Dr. Heather Wilson-Robles, an associate professor and the Dr. Fred A. and Vola N. Palmer Chair in Comparative Oncology in the Texas A&M College of Veterinary Medicine & Biomedical Sciences’ (CVM) Small Animal Clinical Sciences Department, has been awarded a $94,255 research grant from the St. Baldrick’s Foundation to support her studies of childhood bone cancer.
“Dr. Wilson-Robles is a quintessential clinician-scholar whose independent and collaborative discoveries are carving the path to a better understanding of cancer and, ultimately, to effective cancer treatments in canine patients that will eventually translate to human patients,” said Dr. Eleanor M. Green, the Carl B. King Dean of Veterinary Medicine at Texas A&M University.
Wilson-Robles’ grant is one of 90 given to professors from across the country by St. Baldrick’s Foundation. The foundation is providing $23.5 million in its summer grant cycle to support the brightest minds in the pediatric cancer field.
“For nearly a decade, Dr. Wilson-Robles has conducted leading-edge clinical trials that impact human and animal health,” said Dr. Jonathan Levine, department head, professor, and Helen McWhorter Chair in Small Animal Clinical Sciences. “This grant represents an exciting extension of her work on bone cancer, this time exploring the lethal spread of tumor cells to other sites in the body.”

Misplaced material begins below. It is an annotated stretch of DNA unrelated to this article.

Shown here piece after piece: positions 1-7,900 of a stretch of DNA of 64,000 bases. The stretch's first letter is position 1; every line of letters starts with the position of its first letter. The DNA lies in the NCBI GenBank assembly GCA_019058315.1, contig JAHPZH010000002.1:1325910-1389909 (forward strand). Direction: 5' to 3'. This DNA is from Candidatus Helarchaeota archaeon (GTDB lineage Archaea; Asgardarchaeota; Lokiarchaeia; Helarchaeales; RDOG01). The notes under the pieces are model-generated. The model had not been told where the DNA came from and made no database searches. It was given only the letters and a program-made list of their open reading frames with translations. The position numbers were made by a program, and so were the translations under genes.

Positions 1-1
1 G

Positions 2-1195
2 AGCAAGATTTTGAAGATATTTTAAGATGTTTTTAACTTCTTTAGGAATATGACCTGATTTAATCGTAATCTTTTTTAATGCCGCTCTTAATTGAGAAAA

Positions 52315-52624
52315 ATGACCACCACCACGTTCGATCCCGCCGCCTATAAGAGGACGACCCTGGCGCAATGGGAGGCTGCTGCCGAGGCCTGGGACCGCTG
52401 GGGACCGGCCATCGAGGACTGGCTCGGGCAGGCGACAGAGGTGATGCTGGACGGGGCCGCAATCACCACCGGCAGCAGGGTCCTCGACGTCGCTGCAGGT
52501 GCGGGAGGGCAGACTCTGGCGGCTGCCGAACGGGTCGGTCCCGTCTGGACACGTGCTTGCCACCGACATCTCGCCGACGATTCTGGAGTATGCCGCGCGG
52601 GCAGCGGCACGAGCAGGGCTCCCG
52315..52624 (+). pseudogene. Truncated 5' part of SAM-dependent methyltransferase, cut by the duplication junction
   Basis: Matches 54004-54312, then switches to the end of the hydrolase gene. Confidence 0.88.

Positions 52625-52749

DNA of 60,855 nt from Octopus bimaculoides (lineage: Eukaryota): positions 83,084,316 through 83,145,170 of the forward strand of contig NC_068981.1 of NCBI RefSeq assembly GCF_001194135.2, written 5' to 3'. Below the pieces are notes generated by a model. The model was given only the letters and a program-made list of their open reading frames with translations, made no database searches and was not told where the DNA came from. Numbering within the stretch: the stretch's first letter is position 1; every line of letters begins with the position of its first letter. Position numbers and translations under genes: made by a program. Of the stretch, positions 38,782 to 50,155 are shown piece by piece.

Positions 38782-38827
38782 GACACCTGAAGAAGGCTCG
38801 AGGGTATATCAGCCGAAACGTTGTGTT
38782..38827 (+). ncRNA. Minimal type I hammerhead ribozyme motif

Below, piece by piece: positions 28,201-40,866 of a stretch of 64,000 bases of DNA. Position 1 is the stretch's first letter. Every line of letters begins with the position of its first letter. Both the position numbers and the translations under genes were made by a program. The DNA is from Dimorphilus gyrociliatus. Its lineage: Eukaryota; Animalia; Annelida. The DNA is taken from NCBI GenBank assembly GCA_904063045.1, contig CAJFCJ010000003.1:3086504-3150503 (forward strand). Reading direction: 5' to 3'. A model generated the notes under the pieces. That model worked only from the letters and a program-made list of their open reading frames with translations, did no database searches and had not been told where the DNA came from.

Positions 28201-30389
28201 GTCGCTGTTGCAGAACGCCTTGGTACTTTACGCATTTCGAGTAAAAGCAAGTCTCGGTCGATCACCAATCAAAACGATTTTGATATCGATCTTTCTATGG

Her project, funded through June 2018, will examine a new drug that targets the cells that spread; this process has shown promise as a therapy.
“Bone cancer is an aggressive disease in both children and pet dogs that can be painful and often leads to death of the patient even with aggressive surgery and chemotherapy,” Wilson-Robles said. “Most often these patients die because the tumor has spread to other areas of the body, not from the original bone tumor, which is often removed with surgery. Therefore, in order to better battle this disease, new therapies that target the cells that spread are needed.
“Our goal is to more thoroughly investigate this drug for its ability to prevent or delay spread of the tumor cells using both human and dog bone tumor cells,” she said.
Every two minutes a child is diagnosed with cancer worldwide. One in five kids diagnosed in the U.S. will not survive, and of those who do, two-thirds will suffer from long-term effects from the very treatment that saved their life; each phase of the research process, from the laboratory to translational research to clinical trials, plays a crucial part in developing new therapies that will give kids with cancer the healthy childhoods they deserve.
“St. Baldrick’s leads the charge to take childhood back from cancer and is dedicated to funding the best research, no matter where it takes place,” said Kathleen Ruddy, CEO of the St. Baldrick’s Foundation. “Through our grants, we are proud to support world-class experts of today, as well as the next generation of researchers whose innovative approaches employ cutting-edge technology and emerging science to find cures and treatments to create a growing generation of childhood cancer survivors.”